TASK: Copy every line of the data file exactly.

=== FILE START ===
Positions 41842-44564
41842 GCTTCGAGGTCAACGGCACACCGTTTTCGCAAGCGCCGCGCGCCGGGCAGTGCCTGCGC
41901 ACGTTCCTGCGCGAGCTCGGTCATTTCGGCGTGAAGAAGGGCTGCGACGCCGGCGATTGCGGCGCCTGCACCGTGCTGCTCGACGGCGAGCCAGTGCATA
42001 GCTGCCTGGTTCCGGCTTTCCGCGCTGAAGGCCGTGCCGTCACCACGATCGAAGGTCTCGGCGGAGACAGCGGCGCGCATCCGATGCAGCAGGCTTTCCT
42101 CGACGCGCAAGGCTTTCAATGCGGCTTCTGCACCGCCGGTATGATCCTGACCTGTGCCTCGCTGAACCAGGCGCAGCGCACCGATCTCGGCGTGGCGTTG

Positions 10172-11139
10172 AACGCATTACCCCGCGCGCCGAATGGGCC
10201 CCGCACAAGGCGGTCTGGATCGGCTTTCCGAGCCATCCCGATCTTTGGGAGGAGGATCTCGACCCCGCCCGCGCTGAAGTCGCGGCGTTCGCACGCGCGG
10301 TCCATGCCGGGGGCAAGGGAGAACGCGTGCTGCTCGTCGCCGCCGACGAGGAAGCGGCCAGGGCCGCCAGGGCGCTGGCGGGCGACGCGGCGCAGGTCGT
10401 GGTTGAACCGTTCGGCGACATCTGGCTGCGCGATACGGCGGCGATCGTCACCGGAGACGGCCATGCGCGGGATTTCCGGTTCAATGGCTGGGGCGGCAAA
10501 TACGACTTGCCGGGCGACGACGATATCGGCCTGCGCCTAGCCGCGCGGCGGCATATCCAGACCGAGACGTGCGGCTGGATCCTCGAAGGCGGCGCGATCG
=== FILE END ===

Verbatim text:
Positions 41842-44564
41842 GCTTCGAGGTCAACGGCACACCGTTTTCGCAAGCGCCGCGCGCCGGGCAGTGCCTGCGC
41901 ACGTTCCTGCGCGAGCTCGGTCATTTCGGCGTGAAGAAGGGCTGCGACGCCGGCGATTGCGGCGCCTGCACCGTGCTGCTCGACGGCGAGCCAGTGCATA
42001 GCTGCCTGGTTCCGGCTTTCCGCGCTGAAGGCCGTGCCGTCACCACGATCGAAGGTCTCGGCGGAGACAGCGGCGCGCATCCGATGCAGCAGGCTTTCCT
42101 CGACGCGCAAGGCTTTCAATGCGGCTTCTGCACCGCCGGTATGATCCTGACCTGTGCCTCGCTGAACCAGGCGCAGCGCACCGATCTCGGCGTGGCGTTG

Positions 10172-11139
10172 AACGCATTACCCCGCGCGCCGAATGGGCC
10201 CCGCACAAGGCGGTCTGGATCGGCTTTCCGAGCCATCCCGATCTTTGGGAGGAGGATCTCGACCCCGCCCGCGCTGAAGTCGCGGCGTTCGCACGCGCGG
10301 TCCATGCCGGGGGCAAGGGAGAACGCGTGCTGCTCGTCGCCGCCGACGAGGAAGCGGCCAGGGCCGCCAGGGCGCTGGCGGGCGACGCGGCGCAGGTCGT
10401 GGTTGAACCGTTCGGCGACATCTGGCTGCGCGATACGGCGGCGATCGTCACCGGAGACGGCCATGCGCGGGATTTCCGGTTCAATGGCTGGGGCGGCAAA
10501 TACGACTTGCCGGGCGACGACGATATCGGCCTGCGCCTAGCCGCGCGGCGGCATATCCAGACCGAGACGTGCGGCTGGATCCTCGAAGGCGGCGCGATCG